I was doing some event photography, weddings, parties and meetings but during college and for a while afterward my main source of income was cleaning houses. I was an independent contractor and it worked out well. My transportation was my bicycle for many years and I worked all around town. My farthest house was 14 miles away and I would ride there and back after cleaning. It was a great way to make money and I just bid the job, not a certain number of hours. Then I worked FAST.
After I graduated my mom was looking for a new photo project. We talked about what she might do and she and dad decided to take a bunch of trips around Missouri and document the countryside as they saw it at the time. She was trying to decide whether to shoot color or black and white film and I suggested black and white because of the archival qualities compared to color at the time. Naturally, I suggested that I might develop the film and make the prints and put the books together. We set out a price schedule and I strongly suspect that part of the reason she cooked this project up was to help supplement my income. I was happy to be involved.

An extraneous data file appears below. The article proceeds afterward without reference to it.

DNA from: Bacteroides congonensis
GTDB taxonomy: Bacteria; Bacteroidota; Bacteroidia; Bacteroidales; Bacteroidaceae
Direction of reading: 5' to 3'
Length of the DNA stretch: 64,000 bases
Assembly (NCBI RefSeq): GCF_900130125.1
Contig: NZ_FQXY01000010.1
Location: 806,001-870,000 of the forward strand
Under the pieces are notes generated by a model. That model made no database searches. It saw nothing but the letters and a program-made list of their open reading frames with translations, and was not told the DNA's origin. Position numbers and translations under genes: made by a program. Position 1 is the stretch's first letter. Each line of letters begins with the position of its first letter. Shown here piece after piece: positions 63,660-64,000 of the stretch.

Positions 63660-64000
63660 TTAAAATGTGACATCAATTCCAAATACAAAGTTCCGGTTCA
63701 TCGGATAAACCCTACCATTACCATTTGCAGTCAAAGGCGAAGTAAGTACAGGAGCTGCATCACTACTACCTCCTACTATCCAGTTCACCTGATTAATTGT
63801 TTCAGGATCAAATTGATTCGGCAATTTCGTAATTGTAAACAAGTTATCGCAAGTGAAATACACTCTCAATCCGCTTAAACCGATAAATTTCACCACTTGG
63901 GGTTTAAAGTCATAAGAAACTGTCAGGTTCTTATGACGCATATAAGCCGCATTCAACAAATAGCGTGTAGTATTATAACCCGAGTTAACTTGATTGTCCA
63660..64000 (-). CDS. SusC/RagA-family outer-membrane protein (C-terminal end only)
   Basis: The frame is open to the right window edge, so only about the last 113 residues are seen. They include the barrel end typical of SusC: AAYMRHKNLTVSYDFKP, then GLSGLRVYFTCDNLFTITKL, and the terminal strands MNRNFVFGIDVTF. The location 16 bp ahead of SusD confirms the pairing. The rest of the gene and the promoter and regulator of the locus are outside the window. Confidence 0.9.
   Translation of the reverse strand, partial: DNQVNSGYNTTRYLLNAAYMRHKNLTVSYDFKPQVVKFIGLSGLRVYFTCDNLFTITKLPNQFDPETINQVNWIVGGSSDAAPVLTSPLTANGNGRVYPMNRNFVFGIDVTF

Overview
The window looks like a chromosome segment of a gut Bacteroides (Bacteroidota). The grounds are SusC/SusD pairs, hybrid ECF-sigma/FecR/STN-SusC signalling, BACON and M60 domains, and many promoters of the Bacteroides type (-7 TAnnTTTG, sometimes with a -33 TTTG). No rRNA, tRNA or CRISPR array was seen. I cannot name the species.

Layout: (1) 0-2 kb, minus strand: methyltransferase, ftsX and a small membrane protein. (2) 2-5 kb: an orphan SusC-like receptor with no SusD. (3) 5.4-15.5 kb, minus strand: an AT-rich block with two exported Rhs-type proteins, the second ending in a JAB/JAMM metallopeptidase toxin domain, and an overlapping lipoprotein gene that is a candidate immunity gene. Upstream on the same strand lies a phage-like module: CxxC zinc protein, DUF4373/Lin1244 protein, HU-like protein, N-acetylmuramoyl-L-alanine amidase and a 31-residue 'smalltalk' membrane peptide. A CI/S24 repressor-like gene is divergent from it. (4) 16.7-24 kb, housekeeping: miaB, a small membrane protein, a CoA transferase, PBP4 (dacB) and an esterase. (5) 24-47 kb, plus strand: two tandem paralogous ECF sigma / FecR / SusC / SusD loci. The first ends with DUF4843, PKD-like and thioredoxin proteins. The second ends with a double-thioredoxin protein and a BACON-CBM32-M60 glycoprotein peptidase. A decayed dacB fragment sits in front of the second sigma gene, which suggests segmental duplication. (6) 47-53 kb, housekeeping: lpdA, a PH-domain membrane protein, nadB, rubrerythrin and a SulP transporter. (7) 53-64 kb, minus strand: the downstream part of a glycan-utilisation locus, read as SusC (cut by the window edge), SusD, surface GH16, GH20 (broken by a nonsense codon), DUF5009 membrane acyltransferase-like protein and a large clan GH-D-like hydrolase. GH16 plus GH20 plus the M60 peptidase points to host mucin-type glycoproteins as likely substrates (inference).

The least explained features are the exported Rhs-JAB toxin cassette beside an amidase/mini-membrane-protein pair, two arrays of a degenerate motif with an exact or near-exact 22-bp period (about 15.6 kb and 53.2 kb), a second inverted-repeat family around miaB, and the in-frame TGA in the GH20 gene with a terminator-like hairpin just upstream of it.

So we all embarked on an extensive and detailed three year project where Mom shot the film, Dad schlepped the bags and cameras and I developed the film and made the prints. We produced two volumes with about 50 prints in each book. She faithfully documented where she took every shot in two steno notebooks. Mom was nothing if not meticulous. We made multiple copies of both books so my brother and sisters could have their own copy. It was like a manufacturing process.